The Laconia was built for the Anchor-Donaldson Line by Swan, Hunter & Wigham Richardson shipbuilders located in Wallsend-on-Tyne, UK along with sisterships Scythia and Samaria.  Cunard Line later aquired the Anchor Line in whole and ran the line as a subsidiary.  Sadly, when we visited the Tyne on our QE2 Farewell to the British Isles Voyage, there is absolutely nothing left of the shipbuilding trade save for the drydocks.

The 20,000 ton Laconia was the second ship to bear the name as the first Laconia was sunk in WWI by German torpedos.  As originally constructed, the 623 foot long, 73 foot wide Laconia accommodated 2180 passengers in 340 cabin class, 340 tourist class, and 1,500 third class cabins.  Rest assured, my Grandfather traveled in third class.  With twin screws and steam turbines, her service speed was a respectable 16 knots, but the crossing would be long compared to a swift 30 knot QE2 crossing in far more luxury.

In 1923, the first of its kind Cunard World Cruise was undertaken by the Laconia, with 22 ports of call during the 130 day long cruise, a tradition upheld by QE2 and the current Cunard Fleet. Located outside the Yacht Club on QE2, there is a large silver cup, the Laconia Cup, commemorating this event.  This was a reminder to me of my family's Cunard connection everytime I passed by it.

 R.M.S. Laconia continued her service with Cunard until September 4, 1939, when the British Admiralty requisitioned the ship for war time duty, converting the ship into an armed merchant ship.  Unfortunately, the second Laconia met the same fate as her predecessor and was sunk by a German torpedo.  On September 12, 1941, at 8:10PM, 130 miles northeast of Ascension Island, the Laconia was struck on the starboard side by a torpedo fired by U-Boat U-156.  At 9:11PM, the ship sunk with many Italian prisoners of war onboard, which proved to be an embarrassing situation for the Germans since they were allied with Italy at the time.  At this time, the U-Boat captain surfaced and rescued as many survivors as they could in an incident that would become known as the Laconia Incident.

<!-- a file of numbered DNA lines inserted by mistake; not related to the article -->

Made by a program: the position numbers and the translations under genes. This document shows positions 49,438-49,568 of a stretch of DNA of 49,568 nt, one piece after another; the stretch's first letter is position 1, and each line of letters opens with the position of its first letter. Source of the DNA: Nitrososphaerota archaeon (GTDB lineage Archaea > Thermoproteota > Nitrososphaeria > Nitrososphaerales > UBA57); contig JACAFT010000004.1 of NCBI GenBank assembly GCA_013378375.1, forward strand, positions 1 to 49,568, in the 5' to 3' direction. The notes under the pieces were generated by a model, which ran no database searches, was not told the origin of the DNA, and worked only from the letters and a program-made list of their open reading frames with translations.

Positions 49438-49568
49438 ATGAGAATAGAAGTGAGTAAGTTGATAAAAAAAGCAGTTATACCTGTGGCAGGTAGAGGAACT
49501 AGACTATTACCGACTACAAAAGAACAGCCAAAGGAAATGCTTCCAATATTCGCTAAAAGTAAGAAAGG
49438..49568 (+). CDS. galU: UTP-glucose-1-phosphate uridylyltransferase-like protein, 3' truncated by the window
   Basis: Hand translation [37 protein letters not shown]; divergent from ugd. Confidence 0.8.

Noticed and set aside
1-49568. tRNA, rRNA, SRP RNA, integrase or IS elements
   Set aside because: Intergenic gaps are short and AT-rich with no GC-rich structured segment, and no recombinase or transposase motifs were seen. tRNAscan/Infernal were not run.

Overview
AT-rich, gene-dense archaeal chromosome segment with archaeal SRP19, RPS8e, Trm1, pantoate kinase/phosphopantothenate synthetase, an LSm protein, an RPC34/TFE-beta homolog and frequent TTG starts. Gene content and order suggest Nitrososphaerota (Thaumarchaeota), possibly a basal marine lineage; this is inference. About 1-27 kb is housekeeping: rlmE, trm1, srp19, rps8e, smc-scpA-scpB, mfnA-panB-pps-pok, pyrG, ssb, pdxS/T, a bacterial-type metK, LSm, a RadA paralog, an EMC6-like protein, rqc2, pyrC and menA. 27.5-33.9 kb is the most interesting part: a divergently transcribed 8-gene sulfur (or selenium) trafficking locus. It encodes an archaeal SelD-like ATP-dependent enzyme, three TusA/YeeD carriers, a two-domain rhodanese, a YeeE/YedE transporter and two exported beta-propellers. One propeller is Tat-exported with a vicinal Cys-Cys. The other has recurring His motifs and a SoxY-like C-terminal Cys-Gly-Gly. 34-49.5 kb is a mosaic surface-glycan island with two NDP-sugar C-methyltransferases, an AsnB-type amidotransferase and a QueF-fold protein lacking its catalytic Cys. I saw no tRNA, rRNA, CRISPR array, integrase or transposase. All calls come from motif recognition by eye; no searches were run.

Realizing civilians and prisoners were onboard, the U-Boat captain requested additional help from U-Boat Command and several additional U-Boats were dispatched, all flying Red Cross flags signaling a rescue operation was underway.  Allied B-24's in the area, allegedly unaware of the rescue operation underway and they started attacking the surfaced U-Boats with survivors on deck. The German submarines were ordered to dive and the survivors on deck were abandoned.  After this incident, the German Command ordered all U-Boat commanders not to rescue any survivors after torpedo attacks.

The Laconia is one of many Cunard ships responsible for safely transporting my relatives from the UK either to visit or to immigrate to the United States.  While my Grandfather did not get the opportunity to experience the Statue of Liberty on his arrival, many of my relatives did on other ships of the Cunard Line Cameronia, Carmania, Saxonia, Queen Mary, and Queen Elizabeth and White Star Line Cymric and Olympic (Titanic's sistership.)